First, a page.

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by: Eithne Dowds
With the collapse of Islamic State’s (IS) “caliphate” in Iraq and Syria, it is time to think about the next steps for those who have suffered under them. In particular, the children who have been born as a result of sexual violence perpetrated by IS fighters.
The precise number of children born within IS as a result of this violence is difficult to establish. But in March 2016 it was estimated that there were 31,000 pregnant women living within the caliphate. While the circumstances surrounding these pregnancies is unclear, a recent report on the use of sexual slavery within IS highlighted an economic dimension. This includes the payment of an additional US$35 for each child born to a woman held as a sex slave.
These children suffer unique challenges. They are issued birth certificates, but as Islamic State is a non-state actor, they are effectively stateless. Indoctrinated with extreme ideology from birth, current IS fighters consider these children to be potentially better and more lethal fighters due to the normalisation of violence.
These factors pose significant challenges for children who escape IS. These children lack a recognised nationality, bringing problems such as discrimination and lack of access to education and healthcare. They are also often viewed as a threat to security. Rather than being recognised as victims in need of support, children of IS are frequently seen as “guilty by association”. When entering a refugee camp north of Raqqa in May 2017, some of these children and their mothers were labelled “the Daeshis”, meaning Islamic State families, and shunned by others in the camp.
Further, children born of sexual violence in conflict, which includes children of IS, exist in what the the Secretary-General on Sexual Violence in Conflict has previously termed an “accountability gap”. While children born of sexual violence have been recognised as victims eligible for reparations as a result of truth commissions or national legislation in places such as Timor Leste, Chile, Peru and Sierra Leone, there are often strict criteria such as the mother being single. Further, these children have been neglected within the criminal justice processes developed in response to mass atrocities.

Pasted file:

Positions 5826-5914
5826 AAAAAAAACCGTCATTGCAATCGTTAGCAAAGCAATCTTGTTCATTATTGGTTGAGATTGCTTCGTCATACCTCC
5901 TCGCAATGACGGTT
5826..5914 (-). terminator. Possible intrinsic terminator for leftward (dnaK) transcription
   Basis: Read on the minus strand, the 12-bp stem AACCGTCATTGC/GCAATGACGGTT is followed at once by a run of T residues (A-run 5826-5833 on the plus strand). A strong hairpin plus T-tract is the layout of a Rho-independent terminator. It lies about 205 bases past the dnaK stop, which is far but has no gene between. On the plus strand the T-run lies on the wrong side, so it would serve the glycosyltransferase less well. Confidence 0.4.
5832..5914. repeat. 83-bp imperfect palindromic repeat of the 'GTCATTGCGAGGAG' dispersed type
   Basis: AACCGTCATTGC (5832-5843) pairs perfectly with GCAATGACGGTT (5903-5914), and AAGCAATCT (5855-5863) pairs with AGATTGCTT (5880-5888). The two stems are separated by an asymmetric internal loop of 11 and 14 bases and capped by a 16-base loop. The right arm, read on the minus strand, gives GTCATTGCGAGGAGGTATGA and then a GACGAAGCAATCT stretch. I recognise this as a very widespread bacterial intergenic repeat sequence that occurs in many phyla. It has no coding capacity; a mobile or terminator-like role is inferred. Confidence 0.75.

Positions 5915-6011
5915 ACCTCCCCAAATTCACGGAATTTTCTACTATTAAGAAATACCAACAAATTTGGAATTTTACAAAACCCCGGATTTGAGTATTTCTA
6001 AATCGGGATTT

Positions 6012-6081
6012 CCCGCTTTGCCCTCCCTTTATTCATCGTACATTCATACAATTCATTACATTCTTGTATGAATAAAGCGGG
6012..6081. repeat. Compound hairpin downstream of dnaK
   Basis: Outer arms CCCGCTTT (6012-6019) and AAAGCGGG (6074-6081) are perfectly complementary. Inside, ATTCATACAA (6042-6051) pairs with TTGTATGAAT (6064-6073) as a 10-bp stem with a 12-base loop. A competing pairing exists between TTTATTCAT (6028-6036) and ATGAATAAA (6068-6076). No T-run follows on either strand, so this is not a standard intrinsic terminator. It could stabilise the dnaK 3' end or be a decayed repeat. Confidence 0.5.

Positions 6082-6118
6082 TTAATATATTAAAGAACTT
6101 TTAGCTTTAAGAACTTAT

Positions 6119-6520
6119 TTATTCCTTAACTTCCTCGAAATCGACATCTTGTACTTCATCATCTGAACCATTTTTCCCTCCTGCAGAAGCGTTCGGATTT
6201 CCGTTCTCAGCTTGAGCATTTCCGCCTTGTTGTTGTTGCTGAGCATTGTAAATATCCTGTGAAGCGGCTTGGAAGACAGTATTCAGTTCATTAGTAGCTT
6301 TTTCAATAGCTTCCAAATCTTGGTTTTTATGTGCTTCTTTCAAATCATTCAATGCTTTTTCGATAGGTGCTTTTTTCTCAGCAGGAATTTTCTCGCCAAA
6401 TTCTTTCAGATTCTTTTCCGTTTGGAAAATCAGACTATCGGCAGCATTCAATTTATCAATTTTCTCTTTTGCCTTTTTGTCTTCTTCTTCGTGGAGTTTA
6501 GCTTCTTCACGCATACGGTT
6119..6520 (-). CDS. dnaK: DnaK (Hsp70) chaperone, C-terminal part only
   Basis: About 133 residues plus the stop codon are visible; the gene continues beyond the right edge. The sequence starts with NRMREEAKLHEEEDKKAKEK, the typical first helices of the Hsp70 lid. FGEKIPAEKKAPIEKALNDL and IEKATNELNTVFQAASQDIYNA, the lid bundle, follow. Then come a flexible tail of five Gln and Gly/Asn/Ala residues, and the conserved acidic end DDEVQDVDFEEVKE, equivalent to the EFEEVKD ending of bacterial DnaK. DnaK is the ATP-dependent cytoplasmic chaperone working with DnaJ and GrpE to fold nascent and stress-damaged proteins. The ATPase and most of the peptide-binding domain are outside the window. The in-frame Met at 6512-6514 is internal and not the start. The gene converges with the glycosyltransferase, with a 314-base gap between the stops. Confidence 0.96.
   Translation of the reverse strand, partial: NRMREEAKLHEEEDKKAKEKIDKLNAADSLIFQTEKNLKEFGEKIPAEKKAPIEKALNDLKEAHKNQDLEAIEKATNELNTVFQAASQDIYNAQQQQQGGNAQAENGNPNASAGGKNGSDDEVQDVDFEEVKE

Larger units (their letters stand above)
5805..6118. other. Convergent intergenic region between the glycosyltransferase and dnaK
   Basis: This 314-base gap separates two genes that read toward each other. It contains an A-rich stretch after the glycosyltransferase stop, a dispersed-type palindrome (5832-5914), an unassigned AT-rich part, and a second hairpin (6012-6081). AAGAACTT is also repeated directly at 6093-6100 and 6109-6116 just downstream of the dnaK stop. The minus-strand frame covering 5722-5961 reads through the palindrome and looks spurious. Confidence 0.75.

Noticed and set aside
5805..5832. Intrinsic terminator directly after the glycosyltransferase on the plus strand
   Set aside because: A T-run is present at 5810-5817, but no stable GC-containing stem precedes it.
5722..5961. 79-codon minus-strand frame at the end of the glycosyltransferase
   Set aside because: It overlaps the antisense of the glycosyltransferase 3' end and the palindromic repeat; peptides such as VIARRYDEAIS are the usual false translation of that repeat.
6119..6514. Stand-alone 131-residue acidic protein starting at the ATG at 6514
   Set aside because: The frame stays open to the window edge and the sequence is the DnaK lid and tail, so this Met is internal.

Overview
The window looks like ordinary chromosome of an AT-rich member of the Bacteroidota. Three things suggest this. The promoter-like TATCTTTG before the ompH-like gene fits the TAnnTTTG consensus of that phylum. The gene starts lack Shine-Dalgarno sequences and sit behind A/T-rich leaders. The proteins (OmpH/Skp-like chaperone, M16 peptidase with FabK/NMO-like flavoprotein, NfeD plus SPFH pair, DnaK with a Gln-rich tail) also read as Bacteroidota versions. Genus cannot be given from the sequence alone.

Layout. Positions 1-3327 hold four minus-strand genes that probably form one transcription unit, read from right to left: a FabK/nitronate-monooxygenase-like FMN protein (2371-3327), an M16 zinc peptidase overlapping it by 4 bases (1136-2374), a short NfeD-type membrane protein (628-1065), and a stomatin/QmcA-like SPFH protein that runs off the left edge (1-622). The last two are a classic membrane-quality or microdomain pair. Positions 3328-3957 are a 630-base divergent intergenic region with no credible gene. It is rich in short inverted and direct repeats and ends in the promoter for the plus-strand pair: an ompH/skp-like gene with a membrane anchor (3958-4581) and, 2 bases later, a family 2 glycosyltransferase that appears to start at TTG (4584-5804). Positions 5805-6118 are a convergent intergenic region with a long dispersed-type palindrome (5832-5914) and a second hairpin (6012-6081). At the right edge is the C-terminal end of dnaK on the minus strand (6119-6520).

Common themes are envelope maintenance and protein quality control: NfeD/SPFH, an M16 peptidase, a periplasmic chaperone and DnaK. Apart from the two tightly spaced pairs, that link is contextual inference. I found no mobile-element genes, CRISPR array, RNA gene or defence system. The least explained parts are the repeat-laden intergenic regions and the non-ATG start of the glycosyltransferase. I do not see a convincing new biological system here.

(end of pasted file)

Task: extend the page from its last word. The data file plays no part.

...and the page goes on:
So, how should the international community respond? My tentative answer contains two elements. Firstly, the international community has a role to play in helping these children rebuild their lives. Secondly, consideration should be given to how the International Criminal Court (ICC), which integrates retributive and reparative justice mechanisms, can hold IS members responsible for sexual violence and recognise children born of this violence as victims entitled to reparations.
Firstly, these children will require legitimate documentation. Governments should therefore respond to calls by the United Nations to grant citizenship to children born under IS. Some cases may be complex. There may be cases where the child is born of one or two foreign parents; where the mother’s home country enforces discriminatory laws denying women the right to transmit their nationality to their children; or where the child is orphaned. The international community must establish cooperation and coordination mechanisms to deal with such cases and ensure the best interests of the child are respected.